Otherwise it was business as usual. The new Volvo S60 which looks….pretty good. A brace of Norton motorbikes which look the part but are heinously expensive, more than twice the price of my Triumph Bonneville. And the new BMW 5 Series, which looked so anonymous that I barely noticed it. Does have a very big boot though. So the Docklands Expo, or whatever it was called. Not the greatest car show I’ve ever been to, but always nice to spend a Saturday sniffing around some shiny new cars.

Now, something which I didn’t see at the Expo but is still noteworthy was this rather tasty Renault Alpine GTA that I stumbled upon in rural Oxfordshire. Didn’t get to hear its V6 unfortunately, but I always enjoy spotting a bit of curios.

Renault’s new executive zzzzzzzzzzzzzzzzzzzzzzzzzzzzzz

11 Jun

Oh my God! Renault have done a big saloon car! I wonder what it looks like? Does it have the robustness of a German car? Is it as involving to drive as Renault’s recent RenaultSport cars? Does it have the style and élan to match the Citroën C6? Oh wait, here comes a picture now, it’s……a Toyota Avensis. I mean the new Renault Latitude.

I mean, come on. The French President, Nicolas Sarkozy, is married to Carla Bruni. Carla Bruni! This man has taste, this man appreciates the finer things. You think he’s going to want to drive around in the back of this? He’s going to choose the Citroën C6 every time. What worries me most about this car is that it borrows styling cues from the Dacia range. These are cars built to satisfy the automotive wants of people who hitherto fore have driven Yugos, FSOs and tanks around Eastern Europe. This is meant to be Renault’s dustbin, the dog food to Renault’s chateaubriand. Not the inspiration, the lifeblood of their top of the range exec saloon. The topflight at Renault must be wondering what they’ve done to deserve such treatment. The Citroën boys turn up to their gala luncheons in their C6s, the Audi boys have their new A8, Mercedes execs get an S-Class or maybe even a Maybach. And the Renault lads get a taxi. The one, solitary, stand-alone, hint of a decent feature that I can see is the Lexus LS profile of the rear quarter, which frankly they’ve nicked. That’s it. And let’s be honest here, the Lexus LS isn’t going to make it into the Museum of Modern Art any time soon. Not even the Skegness Museum of Modern Art.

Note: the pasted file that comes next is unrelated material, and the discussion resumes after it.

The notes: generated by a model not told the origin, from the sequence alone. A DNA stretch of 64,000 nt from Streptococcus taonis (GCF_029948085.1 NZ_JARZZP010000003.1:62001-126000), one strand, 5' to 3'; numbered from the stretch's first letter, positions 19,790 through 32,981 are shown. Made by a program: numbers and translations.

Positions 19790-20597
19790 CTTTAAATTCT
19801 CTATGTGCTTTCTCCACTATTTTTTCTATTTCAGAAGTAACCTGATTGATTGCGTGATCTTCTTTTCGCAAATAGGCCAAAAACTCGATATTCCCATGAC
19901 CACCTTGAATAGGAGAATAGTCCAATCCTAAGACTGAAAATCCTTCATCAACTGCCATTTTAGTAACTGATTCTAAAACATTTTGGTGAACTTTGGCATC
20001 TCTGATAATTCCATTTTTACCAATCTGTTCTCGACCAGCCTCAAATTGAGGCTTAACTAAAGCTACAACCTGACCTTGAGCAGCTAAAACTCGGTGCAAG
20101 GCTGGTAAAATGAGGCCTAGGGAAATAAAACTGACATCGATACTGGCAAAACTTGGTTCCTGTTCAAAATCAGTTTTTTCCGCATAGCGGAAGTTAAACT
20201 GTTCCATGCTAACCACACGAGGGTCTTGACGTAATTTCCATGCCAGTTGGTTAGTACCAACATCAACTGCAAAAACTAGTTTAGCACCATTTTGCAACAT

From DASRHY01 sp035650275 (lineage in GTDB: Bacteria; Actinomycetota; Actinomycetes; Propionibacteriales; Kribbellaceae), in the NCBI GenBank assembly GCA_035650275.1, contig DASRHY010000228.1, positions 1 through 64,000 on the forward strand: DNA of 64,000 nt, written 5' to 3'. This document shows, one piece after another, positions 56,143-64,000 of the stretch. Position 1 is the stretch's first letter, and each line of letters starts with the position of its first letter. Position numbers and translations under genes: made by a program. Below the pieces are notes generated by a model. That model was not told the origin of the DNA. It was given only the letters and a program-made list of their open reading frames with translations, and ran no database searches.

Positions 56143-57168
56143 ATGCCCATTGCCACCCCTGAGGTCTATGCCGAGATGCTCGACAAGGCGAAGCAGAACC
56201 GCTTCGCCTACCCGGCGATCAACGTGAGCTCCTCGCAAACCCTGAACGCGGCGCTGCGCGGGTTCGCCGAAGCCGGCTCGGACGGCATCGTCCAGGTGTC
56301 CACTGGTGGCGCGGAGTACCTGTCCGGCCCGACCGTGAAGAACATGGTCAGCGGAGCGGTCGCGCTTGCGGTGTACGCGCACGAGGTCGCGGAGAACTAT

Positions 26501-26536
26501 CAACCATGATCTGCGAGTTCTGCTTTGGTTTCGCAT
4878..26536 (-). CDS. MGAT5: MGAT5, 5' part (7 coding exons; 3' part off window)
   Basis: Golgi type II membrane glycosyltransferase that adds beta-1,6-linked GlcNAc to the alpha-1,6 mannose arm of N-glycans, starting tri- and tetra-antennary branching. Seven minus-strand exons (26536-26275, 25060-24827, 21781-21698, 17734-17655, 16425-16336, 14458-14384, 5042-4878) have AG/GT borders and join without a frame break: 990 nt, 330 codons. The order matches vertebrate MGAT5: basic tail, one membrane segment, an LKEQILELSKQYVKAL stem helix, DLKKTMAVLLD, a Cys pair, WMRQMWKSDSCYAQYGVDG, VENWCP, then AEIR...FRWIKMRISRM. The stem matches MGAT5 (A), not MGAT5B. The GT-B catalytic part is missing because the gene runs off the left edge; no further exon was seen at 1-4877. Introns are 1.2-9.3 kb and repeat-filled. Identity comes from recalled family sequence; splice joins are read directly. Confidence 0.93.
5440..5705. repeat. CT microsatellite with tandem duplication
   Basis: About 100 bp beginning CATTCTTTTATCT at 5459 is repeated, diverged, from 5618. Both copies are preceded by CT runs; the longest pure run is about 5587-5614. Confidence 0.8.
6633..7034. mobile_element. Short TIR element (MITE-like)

So, clap clap Renault. After all the hard work your little RenaultSport team have been doing to give you an iota of credibility, you come up with this. Merdeque!

Jeff Koons’ BMW Art Car!

10 Jun

So Jeff Koons has been the latest artist to contribute to the BMW ‘Art Cars’ series. For a start, it’s good to see Koons going off on a bit of a tangent from his 90s fascination with making sculptures of him and his (now ex) wife in the throes of ecstasy (Google ‘Jeff Koons Made in Heaven’). I love the Art Cars series. It’s about the coolest thing BMW, or any other car manufacturer, have ever done. The series began in 1975 and has featured contributions by Andy Warhol (on a BMW M1), Roy Lichtenstein (320i) and David Hockney (850CSi). Koons, who was given BMW’s M3 GT2 Le Mans racer as a canvas, has created a rather excellent dazzle-paint effect which, coming up behind you on the Mulsanne Straight at 8 a.m. after you’ve been driving for 4 hours already, should be sufficient to scare the bejesus out of weary drivers and probably force them to crash. Cunning. Either way, it’s a handsome beastie and will be piloted by the talented triumvirate of Great Britain’s Andy Priaulx and by two German men named Dirk, namely Müller and Werner. Good luck to ‘em!

To read more about the BMW Art Cars, look here:

www.bmwdrives.com/bmw-artcars.php

An idea too far?

8 Jun